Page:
Friday, 17 May 2013

Soul-destroying



"Teenager learning to use a sewing machine"

  
I often describe here how having a healthy soul is essential for us all to live active, motivated lives. I describe how through conductive living conductors help their clients to achieve this for themselves.

Here is an example of just the opposite. An example of what can happen to the soul when that active lifestyle is taken away. Not taken away because of a sudden illness, a stroke, an accident or a progressive neurological disease, but by other people and circumstances. In the case those people are the British Government and circumstances you can hear about in a discussion on BBC Radio Four's Face the Facts.

Listen to this – perhaps not a nice-listen, but interesting and I think an essential-listen for anyone working with adults with disability –


Remploy has been something that I have known about from the start of my young working life in England, probably even part of my growing-up years, I honestly do not remember. As teachers we  knew about the Remploy workers because, as one speaker explained when describing the pride that Remploy employees had in their work, over half the schools in Britain have furniture made by Remploy employees.

Among other products Remploy factories also produced wheelchairs and protective clothing for the Armed Services. All of this pride, and production, and of feeling belonging to the community has now gone, or is all but gone. Remploy factories are closing very quickly, but what has happened to those thousands of people who worked in them with pride, with self-esteem and healthy souls? Over two thirds are still un-employed, many have lost their independence and one man describes in this short radio programme how soul-destroying this can be.

Perhaps from listening to this some considerations can be made, perhaps a few ideas may pop up all over the country where these factories once were, about how jobs can be offered to some of these thousands of skilled workers who were made redundant. Or perhaps a louder voice in protest at the closures will be heard.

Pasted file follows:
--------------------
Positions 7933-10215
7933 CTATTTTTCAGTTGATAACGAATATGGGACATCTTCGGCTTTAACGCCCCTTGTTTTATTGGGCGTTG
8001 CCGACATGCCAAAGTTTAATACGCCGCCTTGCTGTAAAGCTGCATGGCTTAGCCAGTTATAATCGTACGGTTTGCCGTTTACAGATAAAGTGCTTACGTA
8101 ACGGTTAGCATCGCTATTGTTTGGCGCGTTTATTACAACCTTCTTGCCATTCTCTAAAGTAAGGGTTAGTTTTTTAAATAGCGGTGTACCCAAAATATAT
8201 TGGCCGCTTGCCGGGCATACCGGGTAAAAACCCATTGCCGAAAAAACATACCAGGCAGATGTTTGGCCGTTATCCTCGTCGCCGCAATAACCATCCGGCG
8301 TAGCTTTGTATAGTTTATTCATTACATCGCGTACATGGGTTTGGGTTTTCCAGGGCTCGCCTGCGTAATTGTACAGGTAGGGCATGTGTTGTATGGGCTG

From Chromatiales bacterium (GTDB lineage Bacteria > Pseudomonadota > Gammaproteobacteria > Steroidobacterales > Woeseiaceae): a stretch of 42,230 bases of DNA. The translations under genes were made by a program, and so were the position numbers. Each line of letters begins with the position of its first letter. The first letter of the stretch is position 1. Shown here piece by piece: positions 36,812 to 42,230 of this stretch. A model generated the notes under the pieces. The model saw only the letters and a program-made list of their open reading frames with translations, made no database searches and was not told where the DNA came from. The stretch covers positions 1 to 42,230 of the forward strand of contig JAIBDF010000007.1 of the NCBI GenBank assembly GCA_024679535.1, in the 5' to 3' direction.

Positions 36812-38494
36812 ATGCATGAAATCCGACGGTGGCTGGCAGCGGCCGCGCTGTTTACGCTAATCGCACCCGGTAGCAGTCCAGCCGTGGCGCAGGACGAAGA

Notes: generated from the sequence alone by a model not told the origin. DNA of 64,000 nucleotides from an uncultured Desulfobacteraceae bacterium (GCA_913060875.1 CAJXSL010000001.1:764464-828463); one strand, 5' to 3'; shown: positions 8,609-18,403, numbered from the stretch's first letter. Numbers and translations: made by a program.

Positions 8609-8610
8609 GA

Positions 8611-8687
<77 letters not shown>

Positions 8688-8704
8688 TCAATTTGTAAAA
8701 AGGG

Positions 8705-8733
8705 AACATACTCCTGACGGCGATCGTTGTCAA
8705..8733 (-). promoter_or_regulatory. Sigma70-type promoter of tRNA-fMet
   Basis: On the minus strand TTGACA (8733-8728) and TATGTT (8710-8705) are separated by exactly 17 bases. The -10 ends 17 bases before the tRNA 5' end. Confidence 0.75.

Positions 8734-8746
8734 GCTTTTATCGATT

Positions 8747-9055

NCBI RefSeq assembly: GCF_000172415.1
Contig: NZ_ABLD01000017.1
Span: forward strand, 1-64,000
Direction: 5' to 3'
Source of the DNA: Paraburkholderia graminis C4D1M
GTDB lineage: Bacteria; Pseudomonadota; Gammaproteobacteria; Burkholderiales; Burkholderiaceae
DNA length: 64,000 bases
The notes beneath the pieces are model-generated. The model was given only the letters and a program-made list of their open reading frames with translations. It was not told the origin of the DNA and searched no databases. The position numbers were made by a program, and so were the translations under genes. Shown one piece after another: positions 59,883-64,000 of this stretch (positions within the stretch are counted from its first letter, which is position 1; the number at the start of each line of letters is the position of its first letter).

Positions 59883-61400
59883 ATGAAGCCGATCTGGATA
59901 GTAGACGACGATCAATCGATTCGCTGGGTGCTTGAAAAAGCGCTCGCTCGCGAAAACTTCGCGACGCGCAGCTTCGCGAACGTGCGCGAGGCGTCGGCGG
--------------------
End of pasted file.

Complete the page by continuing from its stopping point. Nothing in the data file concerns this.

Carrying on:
Something surely must happen to stop destroying people's souls and to provide work places for the disabled adults of the future. Many of those adults of the future are our clients now.

2 comments:

Andrew said...

Susie,

Thank you for this depressing tale.

I have been vaguely aware of the discontinuation of Remploy, and what ending it costs in human terms. Am I right in recalling that this has been in part at least justified on the basis of Remploys' being exclusive, with its workers' being better served by finding work 'in the community'?

If so, what a sad and cynical perversion of the ideals of inclusion – not of course the first.

This posting of yours seemed to parallel very closely a posting of Norman Perrin's put up on the very same day:

http://paces.typepad.com/paces/2013/05/shes-leaving-home-cuts-mortality-and-independent-living.html

Though superficially of quite different content, for me anyway they struck the same deep chord. Maybe you and Norman might like to comment on this, and suggest what that common deep theme might be...

Andrew.

Susie Mallett said...

I think that the defining common theme is the removal of hope from these worker’s lives.

Remploy has always been a respected part of the working community, perhaps because these factories were originally established in 1946 to provide working opportunities for injured soldiers returning after the Second World War. For many years I had no idea that these were “institutions for people with disability” because actually they were not. One of my school friend’s parents, who was deaf, worked at a Remploy factory and I had no idea that this person was disabled, in the eyes of us children she was not, so I had also no idea that all the workforce at the factory were disabled, it was just a place of work.

Remploy has been part of the country’s workforce, places where the employees felt included not excluded!

Included in the economic life of the country and supporting their families as well as they could just like the rest of the community. They had hope in their lives and self-respect.
It depends does it not how you describe exclusion and inclusion?
In these Remploy factories the workers helped each other, could empathise and quickly react and help a quick, much welcomed helping hand to colleagues. I suggest this would not always be the case if one disabled person worked as part of an otherwise non-disabled workforce.

But they definitely felt included in the overall economic working of life.

I wonder who asked them how they felt about inclusion and exclusion. And I wonder whether any thought was given to offering work at Remploy to non-disabled unemployed people.